Visit spooktacular destinations this Halloween!

Savanna Gregg/Burnet Bulletin
Longhorn Cavern is located an 645.2 acres of land dedicated as a state park in 1932. Humans have sheltered in the caves since prehistoric times and legend has it the cavern serves as a hiding place for the treasure of infamous outlaw Sam Bass.

 

 

 

 

By Savanna Gregg

Staff Writer

Burnet Bulletin

Trick-or-treating and pumpkin-carving are enjoyable Halloween activities, but for extra fun and goosebumps this Halloween, visit these spooky area locations:

Longhorn Cavern State Park, 6211 Park Road 4 S, Burnet

Now a tourist attraction for history buffs and outdoor enthusiasts, the historic Longhorn Cavern State Park was once just a deep fissure in the earth formed by millions of years of flowing water. The cavern then became a meeting place for Comanche tribes, and in 1848, the Comanches kidnapped an 18-year-old girl during a raid in the area. Three Texas Rangers came in the dark of night, outnumbered by the large number of Native Americans, and rescued the girl after a harrowing battle.

The Comanches were soon kicked out for a time by Confederate soldiers who mined the bat guano found in the cavern to manufacture gunpowder during the Civil War.

The cavern later became a popular place of recreation for the party people of the 20s and 30s before the state of Texas purchased it and the surrounding land to create a state park loved by visitors today.

Along with the historical stories, many legends surround the cool, dark cavern, and it is thought that many outlaws, including the infamous Sam Bass, hid out in the cavern as they evaded the law while wreaking havoc on surrounding communities. These claims have never been proven, but imagine finding the $2 million Bass and his men may have hidden in the depths of the earth in Burnet County.

Longhorn Cavern State Park offers many daily tours through the cave, and though they don't offer paranormal tours anymore, visitors should keep their eyes peeled on a regular walking tour, because you never know what you may see in the shadows of the cavern.

Those brave individuals looking for a scare may encounter the spirit of a soldier, a Comanche war chief, or a 1920's couple dancing to their favorite tune, an echo of the past wishing visitors a Happy Halloween.

Longhorn Cavern State Park is located at 6211 Park Road 4 S, Burnet. The park is open 364 days of the year, and no advanced reservations are needed for groups of less than 20 people. Tickets are $18 for ages 13 and up and $13 for ages three to 12. Weekend prices are $19 and $14.

Dead Man's Hole, County Road 401, Marble Falls

Two miles south of Marble Falls lies a 15-story sinkhole known to everyone as Dead Man's Hole. The area is cloaked in history and a whole lot of mystery, lending visitors a chance to speculate who – and how many – may have been thrown into the depths of the earth so long ago.

The hole was discovered in the 1860's and was a popular dumping ground for Union-sympathizers during the tumultuous Civil War era. A few pioneer Burnet County officials were known to have been thrown down Dead Man's Hole as well, including the first Chief Justice John R. Scott, a New York native.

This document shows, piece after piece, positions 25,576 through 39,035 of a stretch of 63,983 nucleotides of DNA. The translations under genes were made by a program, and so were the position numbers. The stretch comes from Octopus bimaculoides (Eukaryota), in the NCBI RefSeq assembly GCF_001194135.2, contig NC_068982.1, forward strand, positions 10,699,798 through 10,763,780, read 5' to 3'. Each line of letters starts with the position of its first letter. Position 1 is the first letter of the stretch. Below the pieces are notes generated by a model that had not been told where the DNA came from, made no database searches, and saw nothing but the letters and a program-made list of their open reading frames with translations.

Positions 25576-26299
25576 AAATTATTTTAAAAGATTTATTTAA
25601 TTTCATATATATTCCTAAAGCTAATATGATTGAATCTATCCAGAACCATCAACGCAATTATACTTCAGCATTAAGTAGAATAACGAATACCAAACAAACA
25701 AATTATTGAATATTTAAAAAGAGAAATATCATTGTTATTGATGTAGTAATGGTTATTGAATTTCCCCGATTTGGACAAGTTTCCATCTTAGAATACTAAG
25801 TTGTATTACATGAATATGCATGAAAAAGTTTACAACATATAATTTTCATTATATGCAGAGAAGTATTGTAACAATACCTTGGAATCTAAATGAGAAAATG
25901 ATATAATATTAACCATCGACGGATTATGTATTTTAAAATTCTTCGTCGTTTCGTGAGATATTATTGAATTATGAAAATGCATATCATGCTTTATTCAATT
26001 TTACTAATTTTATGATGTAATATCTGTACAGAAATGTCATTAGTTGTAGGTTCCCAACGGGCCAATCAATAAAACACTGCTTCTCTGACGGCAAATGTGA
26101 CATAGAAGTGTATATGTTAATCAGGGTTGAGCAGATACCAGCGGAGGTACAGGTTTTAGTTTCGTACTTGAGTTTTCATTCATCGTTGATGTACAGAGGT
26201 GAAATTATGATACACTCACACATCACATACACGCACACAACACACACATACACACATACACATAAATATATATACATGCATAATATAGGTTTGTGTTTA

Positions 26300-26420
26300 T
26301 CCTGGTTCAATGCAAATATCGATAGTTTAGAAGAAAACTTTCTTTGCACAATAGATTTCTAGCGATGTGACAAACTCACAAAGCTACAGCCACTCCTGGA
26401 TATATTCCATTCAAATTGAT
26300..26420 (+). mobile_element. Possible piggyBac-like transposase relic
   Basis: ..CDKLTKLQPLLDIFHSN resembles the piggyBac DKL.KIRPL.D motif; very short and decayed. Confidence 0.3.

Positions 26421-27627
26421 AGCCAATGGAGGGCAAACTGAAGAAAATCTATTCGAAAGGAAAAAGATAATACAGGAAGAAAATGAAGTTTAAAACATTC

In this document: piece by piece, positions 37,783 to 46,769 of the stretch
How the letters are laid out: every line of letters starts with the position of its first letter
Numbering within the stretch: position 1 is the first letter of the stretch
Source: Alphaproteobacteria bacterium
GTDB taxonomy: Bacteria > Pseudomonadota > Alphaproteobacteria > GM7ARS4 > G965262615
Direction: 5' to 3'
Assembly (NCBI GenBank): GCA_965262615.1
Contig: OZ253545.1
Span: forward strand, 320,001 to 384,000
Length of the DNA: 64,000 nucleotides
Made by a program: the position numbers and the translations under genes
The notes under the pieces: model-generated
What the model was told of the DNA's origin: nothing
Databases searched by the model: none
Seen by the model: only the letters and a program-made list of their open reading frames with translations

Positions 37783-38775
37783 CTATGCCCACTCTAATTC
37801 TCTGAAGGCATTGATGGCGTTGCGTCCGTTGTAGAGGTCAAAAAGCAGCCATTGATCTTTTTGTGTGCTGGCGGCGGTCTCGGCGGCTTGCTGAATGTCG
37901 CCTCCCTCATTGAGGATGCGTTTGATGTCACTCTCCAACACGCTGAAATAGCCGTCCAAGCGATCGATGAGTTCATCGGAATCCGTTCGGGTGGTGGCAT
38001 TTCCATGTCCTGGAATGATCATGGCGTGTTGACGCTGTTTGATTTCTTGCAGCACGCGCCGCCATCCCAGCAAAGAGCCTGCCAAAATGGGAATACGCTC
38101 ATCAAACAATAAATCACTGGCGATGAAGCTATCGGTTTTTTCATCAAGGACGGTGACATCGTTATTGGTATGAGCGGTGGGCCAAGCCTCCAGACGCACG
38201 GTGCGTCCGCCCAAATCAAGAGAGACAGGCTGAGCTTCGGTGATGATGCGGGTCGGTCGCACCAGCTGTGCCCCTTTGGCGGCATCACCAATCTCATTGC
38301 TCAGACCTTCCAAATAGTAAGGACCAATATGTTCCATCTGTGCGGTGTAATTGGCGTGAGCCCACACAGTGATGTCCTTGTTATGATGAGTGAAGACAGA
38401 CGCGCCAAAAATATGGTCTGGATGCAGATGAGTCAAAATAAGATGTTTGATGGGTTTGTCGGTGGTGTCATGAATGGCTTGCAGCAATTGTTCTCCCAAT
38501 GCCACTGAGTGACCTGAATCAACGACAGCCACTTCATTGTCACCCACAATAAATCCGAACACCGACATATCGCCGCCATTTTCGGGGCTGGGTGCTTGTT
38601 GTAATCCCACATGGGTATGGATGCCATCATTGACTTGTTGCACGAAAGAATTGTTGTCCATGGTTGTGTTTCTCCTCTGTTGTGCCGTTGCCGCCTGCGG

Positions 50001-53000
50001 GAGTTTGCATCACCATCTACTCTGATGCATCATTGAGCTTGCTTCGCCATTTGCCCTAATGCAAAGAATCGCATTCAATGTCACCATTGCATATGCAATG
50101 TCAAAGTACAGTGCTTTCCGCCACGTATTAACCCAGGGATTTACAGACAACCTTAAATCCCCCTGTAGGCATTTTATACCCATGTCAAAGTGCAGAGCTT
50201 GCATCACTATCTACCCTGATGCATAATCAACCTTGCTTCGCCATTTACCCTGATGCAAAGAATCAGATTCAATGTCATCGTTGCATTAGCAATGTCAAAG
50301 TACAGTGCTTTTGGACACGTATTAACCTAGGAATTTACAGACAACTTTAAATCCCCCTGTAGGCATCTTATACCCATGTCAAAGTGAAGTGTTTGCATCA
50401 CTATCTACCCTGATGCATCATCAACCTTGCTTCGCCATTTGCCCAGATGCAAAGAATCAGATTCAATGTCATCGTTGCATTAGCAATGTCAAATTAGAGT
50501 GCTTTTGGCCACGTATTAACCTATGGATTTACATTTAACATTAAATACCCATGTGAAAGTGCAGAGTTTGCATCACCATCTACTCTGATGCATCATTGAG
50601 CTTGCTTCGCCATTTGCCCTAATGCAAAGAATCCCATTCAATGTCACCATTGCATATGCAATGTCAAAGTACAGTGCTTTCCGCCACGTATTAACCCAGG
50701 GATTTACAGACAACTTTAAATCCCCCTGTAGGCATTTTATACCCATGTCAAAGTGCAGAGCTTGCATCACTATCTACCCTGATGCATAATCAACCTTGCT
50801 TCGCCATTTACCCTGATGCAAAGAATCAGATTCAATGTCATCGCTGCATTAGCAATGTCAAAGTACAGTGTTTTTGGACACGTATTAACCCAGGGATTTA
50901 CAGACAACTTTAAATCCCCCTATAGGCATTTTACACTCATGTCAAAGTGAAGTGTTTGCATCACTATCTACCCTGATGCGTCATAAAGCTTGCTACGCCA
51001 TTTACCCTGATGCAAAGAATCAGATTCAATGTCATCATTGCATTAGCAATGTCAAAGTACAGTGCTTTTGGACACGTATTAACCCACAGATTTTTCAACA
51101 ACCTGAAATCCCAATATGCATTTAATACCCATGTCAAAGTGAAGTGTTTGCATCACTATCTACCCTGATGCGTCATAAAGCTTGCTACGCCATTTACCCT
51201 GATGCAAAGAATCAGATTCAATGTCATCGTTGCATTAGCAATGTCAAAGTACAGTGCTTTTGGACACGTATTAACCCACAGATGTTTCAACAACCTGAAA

Scott, though a born Unionist, was a prominent figure in the South, but he was antagonized and threatened by Confederate sympathizers because of his origins, even though he had ties to the Confederate armies.

Scott heeded the warnings of his peers of coming danger and tried to flee, but he was soon mugged and killed by his enemies, who threw his body into Dead Man's Hole, where it stayed until long after the Civil War when his and approximately 16 other bodies were extracted from the deep, dark cavern.

Today, Dead Man's Hole, now a State Historical Site, is a testament to times and conflicts long past, though visitors to the area may find themselves in the company of a few individuals who can't seem to leave.

Baby Head Cemetery, Llano County

Baby Head Cemetery is located nine miles north of Llano on Highway 16, and its grim name makes one wonder about its origin.

Legend has it that Baby Head Mountain, in view of the cemetery, received the eerie title after Native Americans kidnapped and killed a little girl named Mary Elizabeth, dismembering her and leaving her body parts to be discovered by those searching for her.

Settlers named the mountain, cemetery, a creek, and a community in the area by the same title and the community flourished for a time, but now the only glimpse of its past is Baby Head cemetery, which bears images of sadness and despair experienced by white settlers in the late 1800s.

Though no grave has been found for little Mary Elizabeth, many graves in the cemetery belong to children and infants gone too soon from their grieving families making their home in Llano County.

A trip to Baby Head Cemetery may be in store for some this Halloween, but visitors may want to pay their respects to the young lives lost as they stroll through the property and ponder its mysteries.

For the faint of heart, there are many less-spooky Halloween events taking place in the next week. Put your costumes on, lather on that face paint, grab your candy buckets, and travel to some of the following places for some Halloween fun:

Oct. 30

Trunk or Treat, First United Methodist Church, Burnet – 6:30 to 7:30 p.m., 301 East Graves, Burnet.

Oct. 31

Trunk or Treat, Hill Country Fellowship – 6 to 8 p.m., 200 Houston Clinton Drive, Burnet.

Vaughan Street Halloween – 5:30 to 8 p.m., Storefronts down Vaughan Street in Bertram.

Nov. 2

Monster Mash, YMCA of the Highland Lakes – 4 to 9 p.m., 1601 South Water Street, Burnet.

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